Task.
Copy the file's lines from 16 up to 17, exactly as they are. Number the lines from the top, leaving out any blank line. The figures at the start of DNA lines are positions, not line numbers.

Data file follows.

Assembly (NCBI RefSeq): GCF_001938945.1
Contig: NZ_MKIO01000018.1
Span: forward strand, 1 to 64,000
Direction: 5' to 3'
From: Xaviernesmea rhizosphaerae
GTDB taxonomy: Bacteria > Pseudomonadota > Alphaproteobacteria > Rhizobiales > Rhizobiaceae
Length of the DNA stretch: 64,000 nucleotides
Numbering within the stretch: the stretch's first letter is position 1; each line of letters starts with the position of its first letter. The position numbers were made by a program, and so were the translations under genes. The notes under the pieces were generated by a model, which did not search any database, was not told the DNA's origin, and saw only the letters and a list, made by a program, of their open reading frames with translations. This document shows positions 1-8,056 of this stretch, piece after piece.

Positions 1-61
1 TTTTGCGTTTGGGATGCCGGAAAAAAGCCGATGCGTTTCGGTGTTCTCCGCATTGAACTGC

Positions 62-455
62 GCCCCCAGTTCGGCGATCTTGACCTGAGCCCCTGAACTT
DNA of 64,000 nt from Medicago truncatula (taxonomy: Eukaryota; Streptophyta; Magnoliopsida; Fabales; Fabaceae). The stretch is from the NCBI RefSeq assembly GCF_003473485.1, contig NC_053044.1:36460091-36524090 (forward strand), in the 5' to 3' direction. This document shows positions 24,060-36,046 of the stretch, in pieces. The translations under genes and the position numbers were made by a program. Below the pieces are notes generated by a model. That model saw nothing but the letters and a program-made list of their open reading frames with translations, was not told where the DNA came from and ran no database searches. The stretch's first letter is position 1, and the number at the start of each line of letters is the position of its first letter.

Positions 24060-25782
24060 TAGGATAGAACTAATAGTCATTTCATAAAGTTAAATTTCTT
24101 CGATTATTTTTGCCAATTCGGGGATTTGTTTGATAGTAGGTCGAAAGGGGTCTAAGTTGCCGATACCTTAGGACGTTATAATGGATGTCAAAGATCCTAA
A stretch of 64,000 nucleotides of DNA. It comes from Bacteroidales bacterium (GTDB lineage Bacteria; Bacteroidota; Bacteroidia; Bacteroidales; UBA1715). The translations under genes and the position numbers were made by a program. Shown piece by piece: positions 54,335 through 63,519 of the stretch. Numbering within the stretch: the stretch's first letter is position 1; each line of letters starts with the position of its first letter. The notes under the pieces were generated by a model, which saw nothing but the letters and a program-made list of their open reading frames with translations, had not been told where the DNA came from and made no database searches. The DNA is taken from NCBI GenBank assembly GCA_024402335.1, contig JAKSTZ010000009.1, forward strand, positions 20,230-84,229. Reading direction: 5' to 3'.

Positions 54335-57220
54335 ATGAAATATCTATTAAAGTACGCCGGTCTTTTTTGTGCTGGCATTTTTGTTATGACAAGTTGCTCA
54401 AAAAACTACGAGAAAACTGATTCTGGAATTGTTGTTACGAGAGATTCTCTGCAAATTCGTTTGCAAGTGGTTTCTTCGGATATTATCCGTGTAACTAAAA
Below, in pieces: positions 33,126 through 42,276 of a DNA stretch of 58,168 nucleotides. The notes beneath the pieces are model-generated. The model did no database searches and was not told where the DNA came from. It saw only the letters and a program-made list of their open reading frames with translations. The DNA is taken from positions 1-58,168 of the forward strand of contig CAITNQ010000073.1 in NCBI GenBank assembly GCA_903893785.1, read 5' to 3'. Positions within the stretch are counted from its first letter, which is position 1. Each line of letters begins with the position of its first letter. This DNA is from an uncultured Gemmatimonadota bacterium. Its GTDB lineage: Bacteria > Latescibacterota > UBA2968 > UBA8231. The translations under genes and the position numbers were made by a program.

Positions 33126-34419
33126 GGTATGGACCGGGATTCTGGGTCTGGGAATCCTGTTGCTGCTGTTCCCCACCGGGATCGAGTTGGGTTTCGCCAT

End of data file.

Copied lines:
24101 CGATTATTTTTGCCAATTCGGGGATTTGTTTGATAGTAGGTCGAAAGGGGTCTAAGTTGCCGATACCTTAGGACGTTATAATGGATGTCAAAGATCCTAA
A stretch of 64,000 nucleotides of DNA. It comes from Bacteroidales bacterium (GTDB lineage Bacteria; Bacteroidota; Bacteroidia; Bacteroidales; UBA1715). The translations under genes and the position numbers were made by a program. Shown piece by piece: positions 54,335 through 63,519 of the stretch. Numbering within the stretch: the stretch's first letter is position 1; each line of letters starts with the position of its first letter. The notes under the pieces were generated by a model, which saw nothing but the letters and a program-made list of their open reading frames with translations, had not been told where the DNA came from and made no database searches. The DNA is taken from NCBI GenBank assembly GCA_024402335.1, contig JAKSTZ010000009.1, forward strand, positions 20,230-84,229. Reading direction: 5' to 3'.